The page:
Likewise, packing the fat-soluble CoQ10 molecules into hydrophilic liposomes or micelles does not make the Coenzyme Q10 itself cease being fat-soluble. The molecules will still have to be absorbed as fat-soluble molecules once they are released from the liposomes or micelles.
Claims for Recommended Number 1 by Cardiologists
As with any claims of this nature – e.g. more dentists recommend Crust toothpaste – we want to know who did the survey, how was the sample selected, how was the question phrased, etc.
At the present time (December 2019), there is a company claiming to sell the number one cardiologists’ recommended form of Coenzyme Q10.
There are several disturbing things about this claim:
- based on a survey done by a company paid to do the survey (potential conflict of interest)
- done with a very small number of cardiologists in a self-selected sample that cannot possibly be considered as representative of all cardiologists in the US
- no information about how the survey question was phrased
Summary: Important that CoQ10 Claims are Documented
- in chronic heart failure patients [Mortensen]
- in community dwelling senior citizens [Alehagen]
- in veterans diagnosed with Gulf War Illness [Golomb]
- in patients with statin-associated myopathy [Fedacko]
Why gamble with the health of your heart muscle cells?
Alehagen, U., Johansson, P., Björnstedt, M., Rosén, A., & Dahlström, U. (2013). Cardiovascular mortality and N-terminal-proBNP reduced after combined selenium and Coenzyme Q10 supplementation: a 5-year prospective randomized double-blind placebo-controlled trial among elderly Swedish citizens. International Journal of Cardiology, 167(5), 1860-1866.
Alehagen, U., Lindahl, T. L., Aaseth, J., Svensson, E., & Johansson, P. (2015). Levels of sP-selectin and hs-CRP Decrease with Dietary Intervention with Selenium and Coenzyme Q10 Combined: A Secondary Analysis of a Randomized Clinical Trial. Plos One, 10(9), e0137680.
Golomb, B. CoQ10 and Gulf War illness. Neural Computation 2014 Nov; Vol. 26 (11), pp. 2594-651.
Judy, W. V. (2018). The Substance that Powers Life: Coenzyme Q10, An Insider’s Guide. Ny Videnskab. ISBN 978-87-7776-186-7. Available from amazon.com.
Kalén, A., Appelkvist E.L., Dallner G. (1989). Age-related changes in the lipid compositions of rat and human tissues. Lipids, 24(7):579–584.
López-Lluch, G., Del Pozo-Cruz, J., Sánchez-Cuesta, A., Cortés-Rodríguez, A. B., & Navas, P. (2019). Bioavailability of coenzyme Q10 supplements depends on carrier lipids and solubilization. Nutrition, 57, 133–140.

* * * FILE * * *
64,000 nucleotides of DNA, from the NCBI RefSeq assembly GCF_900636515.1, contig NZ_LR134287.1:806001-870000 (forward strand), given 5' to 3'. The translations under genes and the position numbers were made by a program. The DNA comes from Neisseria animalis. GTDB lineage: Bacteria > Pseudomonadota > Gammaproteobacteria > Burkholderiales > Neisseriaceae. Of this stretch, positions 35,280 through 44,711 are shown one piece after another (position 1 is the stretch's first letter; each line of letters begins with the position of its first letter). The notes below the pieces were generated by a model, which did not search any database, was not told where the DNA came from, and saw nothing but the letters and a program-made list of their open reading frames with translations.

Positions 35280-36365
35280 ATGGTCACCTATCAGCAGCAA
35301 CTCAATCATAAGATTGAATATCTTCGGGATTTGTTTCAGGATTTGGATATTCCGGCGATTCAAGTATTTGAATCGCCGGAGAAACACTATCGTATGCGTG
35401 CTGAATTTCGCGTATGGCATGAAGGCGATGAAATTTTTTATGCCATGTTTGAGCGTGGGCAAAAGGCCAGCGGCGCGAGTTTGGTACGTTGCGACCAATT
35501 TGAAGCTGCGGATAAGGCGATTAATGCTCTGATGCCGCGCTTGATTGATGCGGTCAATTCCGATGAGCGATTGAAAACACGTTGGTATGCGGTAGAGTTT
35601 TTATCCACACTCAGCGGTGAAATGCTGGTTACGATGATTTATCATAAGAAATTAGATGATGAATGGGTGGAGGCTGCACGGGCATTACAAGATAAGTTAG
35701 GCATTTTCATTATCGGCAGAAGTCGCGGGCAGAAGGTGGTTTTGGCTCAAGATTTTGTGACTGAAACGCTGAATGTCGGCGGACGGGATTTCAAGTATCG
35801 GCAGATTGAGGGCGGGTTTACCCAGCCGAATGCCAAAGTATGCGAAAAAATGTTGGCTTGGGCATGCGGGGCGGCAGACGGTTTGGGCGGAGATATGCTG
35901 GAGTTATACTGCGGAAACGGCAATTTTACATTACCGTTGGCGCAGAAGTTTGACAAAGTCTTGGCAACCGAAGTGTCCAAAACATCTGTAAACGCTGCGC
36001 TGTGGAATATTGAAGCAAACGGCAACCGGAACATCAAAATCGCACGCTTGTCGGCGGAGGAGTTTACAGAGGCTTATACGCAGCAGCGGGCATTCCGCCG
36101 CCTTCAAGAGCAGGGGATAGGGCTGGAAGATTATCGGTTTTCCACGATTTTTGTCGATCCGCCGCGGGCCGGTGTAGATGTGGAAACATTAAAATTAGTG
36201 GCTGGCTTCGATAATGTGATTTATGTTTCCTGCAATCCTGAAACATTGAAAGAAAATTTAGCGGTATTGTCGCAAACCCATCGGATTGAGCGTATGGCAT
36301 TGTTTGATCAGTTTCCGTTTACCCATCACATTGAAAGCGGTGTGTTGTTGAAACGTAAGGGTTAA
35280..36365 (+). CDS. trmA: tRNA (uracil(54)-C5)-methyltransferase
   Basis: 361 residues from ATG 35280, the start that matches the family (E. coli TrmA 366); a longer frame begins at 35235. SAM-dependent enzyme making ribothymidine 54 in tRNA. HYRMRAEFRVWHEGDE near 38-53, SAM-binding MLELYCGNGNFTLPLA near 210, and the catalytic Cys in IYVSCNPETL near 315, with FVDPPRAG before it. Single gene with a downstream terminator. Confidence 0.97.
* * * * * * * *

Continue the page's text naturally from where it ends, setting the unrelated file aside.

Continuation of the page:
Passwater, R. A. (2019, February 27) Coenzyme Q10: Research Confirms Ubiquinone and Ubiquinol are nearly equally-absorbed compounds. The physical form and companion ingredients make the bioavailability and absorption difference in Coenzyme Q10 supplements. Part 1: The functions and absorption of Ubiquinone and Ubiquinol. An interview with Dr. William V. Judy, Ph.D. WholeFoods Magazine. Retrieved from https://wholefoodsmagazine.com/columns/vitamin-connection/coenzyme-q10-research-confirms-ubiquinone-and-ubiquinol-are-nearly-equally-absorbed-compounds-the-physical-form-and-companion-ingredients-make-the-bioavailability-and-absorption-difference-in-coenz/
Passwater, R. A. (2019, March 20). Coenzyme Q10: Research Confirms Ubiquinone and Ubiquinol are nearly equally-absorbed compounds. The physical form and companion ingredients make the bioavailability and absorption difference in Coenzyme Q10 supplements. Part 2: The absorption of Ubiquinone and Ubiquinol forms of Coenzyme Q10. WholeFoods Magazine. Retrieved from https://wholefoodsmagazine.com/columns/vitamin-connection/coenzyme-q10-research-confirms-ubiquinone-and-ubiquinol-are-nearly-equally-absorbed-compounds-the-physical-form-and-companion-ingredients-make-the-bioavailability-and-absorption-difference-in-coenz-2/
The information presented in this review article is not intended as medical advice and should not be used as such.
13 December 2019Please click here for more information about the benefits of Coenzyme Q10 supplementation.